DEATH IN MIDSUMMER
Two years ago, with an economy mired in recession and reeling from a full-blown financial crisis, Japan's elites realized that something had to give. They embraced a complete overhaul of the country's banking system and acknowledged the need for structural reform of the economy as a whole. Reform peaked in 1998, when Tokyo moved to rescue the financial system from imminent collapse, cut regulations, and revitalize industry.
Today Japan's recovery hangs in the balance. Just when the momentum for reform appeared unstoppable, the government's revival strategy began to lean too heavily on fiscal stimuli, pushing Japan into a spending rut. Economic growth will halt if Tokyo ignores the pressing need for reform. The government is backpedaling because the sense of urgency generated by the banking crisis has eased, because the economy is showing some signs of recovery, and because the upcoming general election is looming large in the minds of ruling Liberal Democratic Party (LDP) politicians. But the underlying problems remain, and shallow political opportunism is derailing reforms vital to Japan's future economic recovery.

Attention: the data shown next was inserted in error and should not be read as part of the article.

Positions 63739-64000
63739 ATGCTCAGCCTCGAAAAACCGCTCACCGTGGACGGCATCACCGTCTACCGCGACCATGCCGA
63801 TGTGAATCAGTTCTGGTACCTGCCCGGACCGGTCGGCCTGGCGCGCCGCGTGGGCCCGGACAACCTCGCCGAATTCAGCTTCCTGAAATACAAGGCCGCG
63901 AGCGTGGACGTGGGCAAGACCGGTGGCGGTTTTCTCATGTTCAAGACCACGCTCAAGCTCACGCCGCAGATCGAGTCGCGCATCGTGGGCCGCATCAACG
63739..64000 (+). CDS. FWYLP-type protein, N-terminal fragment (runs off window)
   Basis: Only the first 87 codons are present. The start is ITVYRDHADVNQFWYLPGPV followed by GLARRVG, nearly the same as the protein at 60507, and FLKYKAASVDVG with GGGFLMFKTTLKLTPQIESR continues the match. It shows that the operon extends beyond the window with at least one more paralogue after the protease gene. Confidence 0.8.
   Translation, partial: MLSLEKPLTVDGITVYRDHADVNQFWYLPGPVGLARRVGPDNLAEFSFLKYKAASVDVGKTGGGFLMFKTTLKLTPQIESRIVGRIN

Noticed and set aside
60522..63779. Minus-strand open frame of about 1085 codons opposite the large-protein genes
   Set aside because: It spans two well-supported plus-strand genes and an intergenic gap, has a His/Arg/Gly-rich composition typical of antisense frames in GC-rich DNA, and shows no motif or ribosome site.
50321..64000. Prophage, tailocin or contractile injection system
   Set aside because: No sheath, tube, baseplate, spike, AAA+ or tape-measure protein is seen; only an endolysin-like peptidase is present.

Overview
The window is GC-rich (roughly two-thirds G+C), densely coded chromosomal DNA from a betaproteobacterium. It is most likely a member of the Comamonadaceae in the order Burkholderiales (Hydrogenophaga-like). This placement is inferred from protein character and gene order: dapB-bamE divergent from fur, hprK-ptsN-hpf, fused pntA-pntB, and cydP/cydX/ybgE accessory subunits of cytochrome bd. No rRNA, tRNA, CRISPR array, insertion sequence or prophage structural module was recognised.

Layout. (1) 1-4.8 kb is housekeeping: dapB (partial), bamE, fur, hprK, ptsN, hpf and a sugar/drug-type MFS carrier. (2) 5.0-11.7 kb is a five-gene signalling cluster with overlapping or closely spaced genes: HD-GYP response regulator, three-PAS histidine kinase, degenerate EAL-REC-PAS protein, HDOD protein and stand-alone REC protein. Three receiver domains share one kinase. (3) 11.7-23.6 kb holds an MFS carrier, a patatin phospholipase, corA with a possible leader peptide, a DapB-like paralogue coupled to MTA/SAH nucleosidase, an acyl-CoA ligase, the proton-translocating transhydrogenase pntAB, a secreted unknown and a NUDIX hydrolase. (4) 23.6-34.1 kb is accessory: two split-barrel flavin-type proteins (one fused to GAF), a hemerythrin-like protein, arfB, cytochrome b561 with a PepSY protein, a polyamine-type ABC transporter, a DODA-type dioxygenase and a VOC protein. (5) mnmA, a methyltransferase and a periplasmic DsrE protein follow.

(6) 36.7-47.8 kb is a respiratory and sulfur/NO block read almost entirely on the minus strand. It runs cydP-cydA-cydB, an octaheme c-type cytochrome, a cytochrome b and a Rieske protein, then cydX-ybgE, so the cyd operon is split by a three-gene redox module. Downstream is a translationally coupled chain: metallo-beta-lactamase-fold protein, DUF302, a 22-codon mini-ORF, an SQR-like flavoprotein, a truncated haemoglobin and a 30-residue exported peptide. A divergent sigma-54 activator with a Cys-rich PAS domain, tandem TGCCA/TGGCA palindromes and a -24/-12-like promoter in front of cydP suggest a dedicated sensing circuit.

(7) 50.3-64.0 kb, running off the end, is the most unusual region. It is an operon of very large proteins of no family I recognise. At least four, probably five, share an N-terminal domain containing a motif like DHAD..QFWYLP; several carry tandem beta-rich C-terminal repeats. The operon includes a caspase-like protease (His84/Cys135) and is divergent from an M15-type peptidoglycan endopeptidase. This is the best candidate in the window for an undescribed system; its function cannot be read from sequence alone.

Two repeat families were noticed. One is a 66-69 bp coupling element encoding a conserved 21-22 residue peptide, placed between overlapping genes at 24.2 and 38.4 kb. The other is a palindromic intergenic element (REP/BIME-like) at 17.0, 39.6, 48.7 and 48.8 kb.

By slowing reform, Japan risks losing whatever economic momentum it has recently achieved. Self-sustained growth seems frustratingly elusive. Vital indicators of economic health, such as personal consumption and business investment, remain weak. The decline in capital spending appears to have leveled off, but consumer spending continues to shrink. High-profile corporate failures are still causing mass layoffs. Many companies are trimming wages, bonuses, and work forces. Unemployment has reached unprecedented highs, according to records dating back to the early 1950s -- hardly a boost to consumer confidence. And consumer spending is unlikely to revive until the job outlook improves.
The only big spender in Japan today is the government, which launched nine mammoth stimulus packages, totaling $1.2 trillion, between 1992 and 1999. The country's very modest return to growth in the first half of 1999 was fueled almost entirely by state largesse. Aggregate demand rose directly in line with increases in public-works spending. But when the effects of
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